Can you recall the first poem you wrote?

Yes. I was eleven. I’d been content for some years to intend to be a poet without feeling the need to do anything about it. I was a poet, that was that, the writing could come later. I was doing a chore on a late spring afternoon, sitting under an evergreen tree and pulling the weeds out from among lilies of the valley that grew there. And a poem came to me, two ballad stanzas. I clearly recall being very pleased with this poem, because I already knew enough to know that it exhibited some traditional folk distortions of the ballad stanza in ways that had become identified with the late nineteenth-century innovations of poets like Rossetti and the early Yeats. Should I quote this poem? I suppose if I don’t I’m being coy.

Lilies of the valley
Grew in my mother’s garden
Under an evergreen tree
And I was the lilies’ warden.

I pulled the grass from around the lilies
And they grew white and sadder.
Never were lilies white as these,
Never was gardener gladder.

In “Poetry” you allude to the Chilean poet, Pablo Neruda. You explore the profound effect of reading Neruda’s work, transcendence through poetry: “You look up from his book / and are in a world more world…” Your poetry has much the same effect on this reader. While writing, creating a fresh view of our world, are you aware of your future audience? 

This is a great question, a much-discussed question. Reading “Song of Myself” and other poems by Whitman, one becomes aware that the poem is very much about imagining the reader, the future reader, and the future. And trying to form that reader. And the nation which, for there to be such a reader, has to come to exist. The poem is prophetic, which is to say educative.

Whitman is beautifully, powerfully explicit about this, but most great poetry strikes one this way. Which is why it gets argued over. Do readers agree with what they’re being formed into? Do we think it’s a good idea? The Greeks’ scripture was Homer, and the first book of political philosophy, The Republic, starts as and basically remains a critique of Homer from a moral standpoint. We can at least arrive at this definite fact: a real politics, a critical politics as opposed to a coercive one, has at its heart the visions of poetry and the consideration of them by all, the submission of them to judgment by all. No poetry, no polis.

From an anarchist perspective, the question makes one think of whether it’s possible to address the future in a way that does not have designs on it. The idea of envisioning it as transformed for the good includes our fear, even supposition, that left to itself it will be bad. I’ve got a poem, “To the One Unborn” (in The Sentinel, Anansi, 2008) in which I try to address this, and it ends on the speaker appealing to “you, quiet, powerful, come from the future / rescuing me not as I imagined you but as you will be.”

I guess I’d say that we have to imagine our audience, but doing so is part of the poem, as when you speak to someone you know who is absent for the moment. The audience is imagined in that our speaking has to proceed from our knowledge and also our hope as to what the other person will be to us, but the speaking awaits an answer, and ought to await it in the realization that the creative response will be beyond our predicting, even though, mysteriously, it may seem, as soon as delivered, exactly what we should have expected.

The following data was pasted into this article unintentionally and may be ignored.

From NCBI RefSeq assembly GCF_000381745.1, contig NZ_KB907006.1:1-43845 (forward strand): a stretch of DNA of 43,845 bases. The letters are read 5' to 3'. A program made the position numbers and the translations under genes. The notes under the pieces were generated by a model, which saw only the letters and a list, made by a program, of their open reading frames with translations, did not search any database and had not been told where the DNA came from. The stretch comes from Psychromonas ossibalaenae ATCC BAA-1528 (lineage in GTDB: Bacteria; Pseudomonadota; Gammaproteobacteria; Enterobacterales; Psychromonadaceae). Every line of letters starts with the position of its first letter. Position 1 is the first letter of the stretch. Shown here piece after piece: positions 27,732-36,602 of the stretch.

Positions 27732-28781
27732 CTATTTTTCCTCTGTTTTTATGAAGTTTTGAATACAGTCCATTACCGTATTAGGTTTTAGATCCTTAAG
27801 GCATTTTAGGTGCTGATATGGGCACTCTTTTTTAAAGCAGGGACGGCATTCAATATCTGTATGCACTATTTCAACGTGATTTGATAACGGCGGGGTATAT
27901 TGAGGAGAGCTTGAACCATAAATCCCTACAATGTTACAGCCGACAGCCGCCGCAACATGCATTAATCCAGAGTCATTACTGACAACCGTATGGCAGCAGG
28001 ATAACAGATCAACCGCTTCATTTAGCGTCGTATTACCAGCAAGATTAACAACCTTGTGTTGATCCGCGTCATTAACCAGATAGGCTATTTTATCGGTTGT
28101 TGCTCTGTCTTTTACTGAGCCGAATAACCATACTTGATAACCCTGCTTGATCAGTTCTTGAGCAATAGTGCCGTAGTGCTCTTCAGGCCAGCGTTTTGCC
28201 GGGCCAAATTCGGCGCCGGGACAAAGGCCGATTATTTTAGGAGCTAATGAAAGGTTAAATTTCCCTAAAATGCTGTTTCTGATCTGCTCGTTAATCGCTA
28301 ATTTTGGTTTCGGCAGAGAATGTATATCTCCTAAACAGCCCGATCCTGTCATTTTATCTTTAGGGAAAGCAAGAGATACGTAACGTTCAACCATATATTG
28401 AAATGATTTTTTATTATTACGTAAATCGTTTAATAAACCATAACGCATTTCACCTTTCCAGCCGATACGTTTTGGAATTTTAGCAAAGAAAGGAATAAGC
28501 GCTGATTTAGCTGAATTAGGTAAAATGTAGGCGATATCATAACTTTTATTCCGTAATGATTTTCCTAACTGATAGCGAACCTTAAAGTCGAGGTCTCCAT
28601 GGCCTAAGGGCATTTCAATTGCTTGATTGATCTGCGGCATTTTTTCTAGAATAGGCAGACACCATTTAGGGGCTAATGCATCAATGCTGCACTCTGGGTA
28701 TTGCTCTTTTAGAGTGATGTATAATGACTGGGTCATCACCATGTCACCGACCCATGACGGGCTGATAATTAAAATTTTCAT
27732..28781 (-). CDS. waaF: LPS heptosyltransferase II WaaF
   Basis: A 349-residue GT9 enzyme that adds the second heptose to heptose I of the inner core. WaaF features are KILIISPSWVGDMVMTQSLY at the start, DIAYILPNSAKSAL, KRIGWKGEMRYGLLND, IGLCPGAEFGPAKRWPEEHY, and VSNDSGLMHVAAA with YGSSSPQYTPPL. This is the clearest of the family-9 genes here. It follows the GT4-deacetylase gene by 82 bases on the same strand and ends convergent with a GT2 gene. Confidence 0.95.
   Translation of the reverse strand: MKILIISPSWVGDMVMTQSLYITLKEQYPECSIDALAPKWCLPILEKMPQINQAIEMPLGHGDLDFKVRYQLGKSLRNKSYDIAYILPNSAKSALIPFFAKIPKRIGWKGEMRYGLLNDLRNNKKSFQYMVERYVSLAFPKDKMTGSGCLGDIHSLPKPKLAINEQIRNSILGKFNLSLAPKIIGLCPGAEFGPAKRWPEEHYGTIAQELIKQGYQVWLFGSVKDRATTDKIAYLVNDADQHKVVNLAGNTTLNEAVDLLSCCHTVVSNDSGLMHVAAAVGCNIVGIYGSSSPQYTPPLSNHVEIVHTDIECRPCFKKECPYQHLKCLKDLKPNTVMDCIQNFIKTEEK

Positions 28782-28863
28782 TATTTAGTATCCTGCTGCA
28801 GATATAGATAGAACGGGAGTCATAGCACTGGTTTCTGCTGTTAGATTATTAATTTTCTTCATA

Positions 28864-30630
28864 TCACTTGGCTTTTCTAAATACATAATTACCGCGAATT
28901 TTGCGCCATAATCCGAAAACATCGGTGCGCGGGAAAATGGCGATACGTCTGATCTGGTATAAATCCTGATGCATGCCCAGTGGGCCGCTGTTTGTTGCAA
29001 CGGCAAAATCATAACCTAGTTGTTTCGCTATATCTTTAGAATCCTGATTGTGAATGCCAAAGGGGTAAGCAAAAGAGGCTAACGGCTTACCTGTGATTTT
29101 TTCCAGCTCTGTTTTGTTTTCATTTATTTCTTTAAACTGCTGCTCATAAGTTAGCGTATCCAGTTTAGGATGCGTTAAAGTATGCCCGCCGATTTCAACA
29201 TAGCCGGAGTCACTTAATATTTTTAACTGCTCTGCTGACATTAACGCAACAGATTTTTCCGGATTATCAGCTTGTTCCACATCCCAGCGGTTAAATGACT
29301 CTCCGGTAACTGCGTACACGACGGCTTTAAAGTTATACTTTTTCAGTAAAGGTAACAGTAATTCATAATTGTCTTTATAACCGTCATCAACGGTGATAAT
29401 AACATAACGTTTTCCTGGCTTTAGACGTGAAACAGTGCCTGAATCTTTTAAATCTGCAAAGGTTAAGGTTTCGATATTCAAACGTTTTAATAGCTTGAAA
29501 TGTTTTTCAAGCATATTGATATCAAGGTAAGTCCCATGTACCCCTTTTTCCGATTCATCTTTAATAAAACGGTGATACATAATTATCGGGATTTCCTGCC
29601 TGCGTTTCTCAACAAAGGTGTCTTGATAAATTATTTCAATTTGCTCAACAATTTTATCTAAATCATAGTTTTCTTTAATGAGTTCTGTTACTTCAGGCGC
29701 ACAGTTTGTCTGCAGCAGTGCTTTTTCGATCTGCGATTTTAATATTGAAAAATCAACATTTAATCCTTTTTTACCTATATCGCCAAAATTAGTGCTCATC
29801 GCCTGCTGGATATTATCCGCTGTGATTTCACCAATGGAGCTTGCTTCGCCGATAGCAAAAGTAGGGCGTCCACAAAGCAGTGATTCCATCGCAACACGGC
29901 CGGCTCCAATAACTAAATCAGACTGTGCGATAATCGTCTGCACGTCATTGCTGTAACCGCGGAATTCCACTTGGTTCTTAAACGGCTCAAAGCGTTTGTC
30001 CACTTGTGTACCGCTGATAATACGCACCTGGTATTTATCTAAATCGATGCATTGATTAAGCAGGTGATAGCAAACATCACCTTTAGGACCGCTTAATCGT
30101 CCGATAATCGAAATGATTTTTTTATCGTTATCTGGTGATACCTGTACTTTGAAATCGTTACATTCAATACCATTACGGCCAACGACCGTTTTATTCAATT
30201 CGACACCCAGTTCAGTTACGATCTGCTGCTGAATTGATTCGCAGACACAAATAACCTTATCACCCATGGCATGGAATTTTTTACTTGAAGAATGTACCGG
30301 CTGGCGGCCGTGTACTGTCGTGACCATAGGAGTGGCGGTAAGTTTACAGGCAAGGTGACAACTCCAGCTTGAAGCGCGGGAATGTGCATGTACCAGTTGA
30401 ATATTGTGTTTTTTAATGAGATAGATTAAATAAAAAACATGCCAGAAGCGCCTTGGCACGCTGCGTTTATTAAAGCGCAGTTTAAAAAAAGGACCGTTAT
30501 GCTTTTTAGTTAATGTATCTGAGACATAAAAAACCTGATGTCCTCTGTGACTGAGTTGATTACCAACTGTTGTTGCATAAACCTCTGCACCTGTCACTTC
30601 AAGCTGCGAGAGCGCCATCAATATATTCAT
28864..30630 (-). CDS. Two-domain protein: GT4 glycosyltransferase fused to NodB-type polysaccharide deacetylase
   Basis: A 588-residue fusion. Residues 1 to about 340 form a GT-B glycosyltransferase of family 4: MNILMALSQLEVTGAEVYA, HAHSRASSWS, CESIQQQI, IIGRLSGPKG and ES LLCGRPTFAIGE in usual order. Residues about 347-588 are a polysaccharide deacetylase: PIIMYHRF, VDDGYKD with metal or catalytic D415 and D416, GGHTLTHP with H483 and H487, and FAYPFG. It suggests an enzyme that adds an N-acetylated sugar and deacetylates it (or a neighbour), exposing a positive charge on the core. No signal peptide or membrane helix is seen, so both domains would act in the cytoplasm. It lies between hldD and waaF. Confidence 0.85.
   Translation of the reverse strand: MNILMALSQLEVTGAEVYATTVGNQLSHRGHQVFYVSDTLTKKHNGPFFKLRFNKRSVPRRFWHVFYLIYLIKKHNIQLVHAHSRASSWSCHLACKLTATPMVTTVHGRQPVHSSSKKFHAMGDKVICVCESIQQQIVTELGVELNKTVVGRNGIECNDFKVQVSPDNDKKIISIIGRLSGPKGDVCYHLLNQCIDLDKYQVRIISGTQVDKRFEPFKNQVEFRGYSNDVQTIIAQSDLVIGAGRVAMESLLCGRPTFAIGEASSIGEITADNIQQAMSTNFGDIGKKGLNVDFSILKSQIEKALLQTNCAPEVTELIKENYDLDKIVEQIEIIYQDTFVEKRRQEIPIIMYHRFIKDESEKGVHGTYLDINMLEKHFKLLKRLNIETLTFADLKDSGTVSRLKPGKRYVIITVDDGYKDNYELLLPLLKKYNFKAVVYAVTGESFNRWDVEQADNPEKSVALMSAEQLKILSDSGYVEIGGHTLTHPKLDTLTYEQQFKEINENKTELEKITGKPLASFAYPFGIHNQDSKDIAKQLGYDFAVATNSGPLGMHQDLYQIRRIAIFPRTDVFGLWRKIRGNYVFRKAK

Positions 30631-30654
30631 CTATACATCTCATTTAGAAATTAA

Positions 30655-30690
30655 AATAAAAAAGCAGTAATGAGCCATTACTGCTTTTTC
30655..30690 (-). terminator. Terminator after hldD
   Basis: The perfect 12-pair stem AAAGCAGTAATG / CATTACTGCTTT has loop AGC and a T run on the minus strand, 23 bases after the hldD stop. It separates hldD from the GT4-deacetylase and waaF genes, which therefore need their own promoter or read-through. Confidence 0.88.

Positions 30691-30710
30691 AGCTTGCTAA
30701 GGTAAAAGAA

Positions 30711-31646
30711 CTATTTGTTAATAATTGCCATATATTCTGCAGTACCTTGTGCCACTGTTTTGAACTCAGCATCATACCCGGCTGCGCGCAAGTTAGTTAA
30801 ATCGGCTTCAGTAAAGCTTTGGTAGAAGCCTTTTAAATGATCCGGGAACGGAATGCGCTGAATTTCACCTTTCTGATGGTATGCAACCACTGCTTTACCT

In one sense the poet’s work is self-sufficient and eternal, but clearly in another sense it requires rescue by the reader. Only the free reader can perform this. The poem needs to be rescued not only from the darkness inside the closed book, but also from ignominy, because remember, there’s nothing so beneficent that some human monster hasn’t claimed it as what prompted him. So the poem needs the good, generous reader. For instance, when we discuss The Aeneid, isn’t what we’re doing to return from the future to Vergil to redeem his incomparable human depth from imperialism?

But I don’t want to lay too much stress on the tyranny of the poet, the author. That would be too modern and post-modern, things I don’t much like. Another view of Whitman, for example, and a better one, is that of Gabriel Marcel. Marcel says that if America has ever yet achieved any way of existing according to its real nature, it is the poetry of Whitman.

Aside from Neruda, which other poets have influenced or inspired you?

Well, I’ve already mentioned a lot of them! I have trouble answering a question like this with anything but a long list. I should say that as a child and adolescent, I soaked myself in the Romantic and Victorian poets and Whitman and Dickinson, and they remain central to me, and also in Pope, Milton, and some of Shakespeare, especially Macbeth, and toward the end of adolescence, Hamlet. I remember, once, I’d read in a psychology book that one’s most profound influences are gained by age 18, so worriedly I sat down and read Hamlet seven times in a row without pausing, to be influenced by it before it was too late.

It was in the second year of university that I realized that I’d have to become a modern poet. So then I read Pound and Eliot, at first with fierce resistance, but also with admiration. I loved Eliot’s selected poems of Pound. I read Stevens, starting from the back of the book, so my first Stevens was “To an Old Philosopher in Rome”, “Credences of Summer” and “Esthetique du Mal”. Around the same time I discovered MacIntyre’s translations of Rilke, Mallarmé, and the symbolists, and the first New Directions selected Montale, and the Keeley-Sherrard translation of Seferis, the initial Vallejo versions of Clayton Eshelman, with whom I was sometimes in contact in those days, the old Grove Press edition called Human Poems. I discovered Ashbery’s first three books. When I add Muriel Rukeyser’s Selected Poems of Octavio Paz, and a little later, Kenneth White’s selected poems of Breton, I’ve pretty much given my curriculum for forming a modern style when I was around 20. I’m not mentioning Neruda just because we started with him. For a couple of years I still wrote mainly in the romantic-traditional verse forms and meters, and my effective modern influences were Frost, Wilbur, John Crowe Ransom, and I don’t repudiate them, but I was simultaneously under the spell of Seferis and Montale, as I have been ever since, and was moving that way.